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Thomas Notley was the 8th Proprietary Governor of Maryland from 1676 through 1679. He was appointed to succeed Jesse Wharton by the colony's proprietor, Charles Calvert, 3rd Baron Baltimore. Calvert arrived in the colony in January 1678 or 1679, but appears to have allowed Notley to retain his title until Notley's death in April, 1679, when Calvert assumed the mantle of governor himself.
- The last public levy was 297 lbs. (of tobacco) per poll, and the great levy the year before has given occasion for malignant spirits to mutter, and may cause some to mutiny, "for the common people will never be brought to understand the just reason of a public charge, or will they ever believe that the expense is for their own preservation." Since General Davis and Pate were hanged the rabble have been much appalled. Now enjoy peace among themselves, though never body was more replete with malignancy and frenzy than our people were about August last, and they wanted but a monstrous head to their monstrous body. The greatest revolution has occurred in Virginia affairs, for as their rebellion was grounded upon madness and folly, so the wheel has turned again as wonderfully and swiftly in the submission of all the chief rebels…
- Letter to Charles Calvert, 3rd Baron Baltimore (22 January 1677).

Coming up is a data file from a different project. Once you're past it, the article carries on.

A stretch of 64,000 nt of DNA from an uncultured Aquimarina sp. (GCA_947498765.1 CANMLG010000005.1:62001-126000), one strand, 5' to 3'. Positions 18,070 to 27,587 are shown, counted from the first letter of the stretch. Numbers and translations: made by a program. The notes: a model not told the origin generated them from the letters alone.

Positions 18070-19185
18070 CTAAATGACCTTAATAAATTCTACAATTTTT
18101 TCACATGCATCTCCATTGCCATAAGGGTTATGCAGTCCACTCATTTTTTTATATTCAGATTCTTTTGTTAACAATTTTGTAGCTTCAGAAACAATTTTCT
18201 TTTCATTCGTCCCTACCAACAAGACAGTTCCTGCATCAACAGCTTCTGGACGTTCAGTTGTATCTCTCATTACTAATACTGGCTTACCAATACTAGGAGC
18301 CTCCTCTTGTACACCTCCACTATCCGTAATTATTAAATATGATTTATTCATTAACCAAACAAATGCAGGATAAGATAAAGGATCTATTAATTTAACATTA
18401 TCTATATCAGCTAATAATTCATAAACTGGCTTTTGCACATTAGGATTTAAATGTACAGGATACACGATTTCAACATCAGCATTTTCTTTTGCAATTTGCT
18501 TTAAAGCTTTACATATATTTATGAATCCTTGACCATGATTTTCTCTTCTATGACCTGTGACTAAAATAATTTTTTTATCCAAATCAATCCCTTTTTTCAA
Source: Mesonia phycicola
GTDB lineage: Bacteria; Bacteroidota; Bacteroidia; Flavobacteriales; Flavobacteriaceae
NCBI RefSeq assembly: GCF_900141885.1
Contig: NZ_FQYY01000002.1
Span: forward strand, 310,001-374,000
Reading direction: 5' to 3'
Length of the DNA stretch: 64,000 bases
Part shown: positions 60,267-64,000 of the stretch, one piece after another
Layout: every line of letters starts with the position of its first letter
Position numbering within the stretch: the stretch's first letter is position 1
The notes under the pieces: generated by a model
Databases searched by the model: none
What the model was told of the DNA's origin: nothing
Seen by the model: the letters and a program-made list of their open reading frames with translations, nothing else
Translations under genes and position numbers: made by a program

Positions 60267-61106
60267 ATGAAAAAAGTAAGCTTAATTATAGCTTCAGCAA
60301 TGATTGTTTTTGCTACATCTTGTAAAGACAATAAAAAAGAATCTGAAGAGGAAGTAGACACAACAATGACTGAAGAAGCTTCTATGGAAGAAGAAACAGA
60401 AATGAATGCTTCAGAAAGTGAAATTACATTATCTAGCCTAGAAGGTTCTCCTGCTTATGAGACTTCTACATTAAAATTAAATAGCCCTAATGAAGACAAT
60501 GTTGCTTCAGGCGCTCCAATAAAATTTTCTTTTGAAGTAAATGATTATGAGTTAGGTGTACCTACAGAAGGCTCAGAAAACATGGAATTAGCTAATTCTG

Quotes about Notley
- In 1667 a Maryland slave who had come from Barbados lived on the plantation of Barbadian immigrant and Maryland governor Thomas Notley. John Batten, agent of Barbadian planter William Bushey, identified the man as belonging to Bushey and having been illegally brought to Maryland. When faced with the possibility of being parted from his wife and returned to Barbados, the man convinced Notley and Batten that "If he had not been prevented, he would have hanged himself." Notley bought the man from Bushey for one thousand pounds of tobacco, double the market value according to Batten.
- April Lee Hatfield, "Chesapeake Slavery in Atlantic Context," ch. 6 of Atlantic Virginia: Intercolonial Relations in the Seventeenth Century (Philadelphia, PA: University of Pennsylvania Press, 2004), p. 163.
- At the height of Bacon's Rebellion, in September 1676, sixty persons, led by William Davyes and John Pate, assembled in Calvert County, Maryland, to declare their opposition to crushing taxation and to Lord Baltimore's disfranchisement of the freemen. They also declared their refusal to swear to a new loyalty oath proposed by the proprietor. They refused to obey the governor's order to disband on promise to consider their grievances in the next Assembly, pointing out that the manipulated Assembly no longer represented the people. But the death of Bacon caused the quick collapse of the embryo Davyes-Pate rebellion, and Davyes and Pate were hanged after being denounced as traitors. The governor observed with satisfaction that the people were now suitably "terrified." The threat was over, but the governor wrote in warning to Lord Baltimore that never had a people been "more replete with malignancy and frenzy." Apparently, the Maryland regime had had a close call. The result increased the bitterness in the colony against the proprietor.
- Murray N. Rothbard, "The Aftermath of Bacon's Rebellion in the Other Southern Colonies," ch. 14, Pt. II of Conceived in Liberty vol. 1 (Arlington House, 1975), p. 126.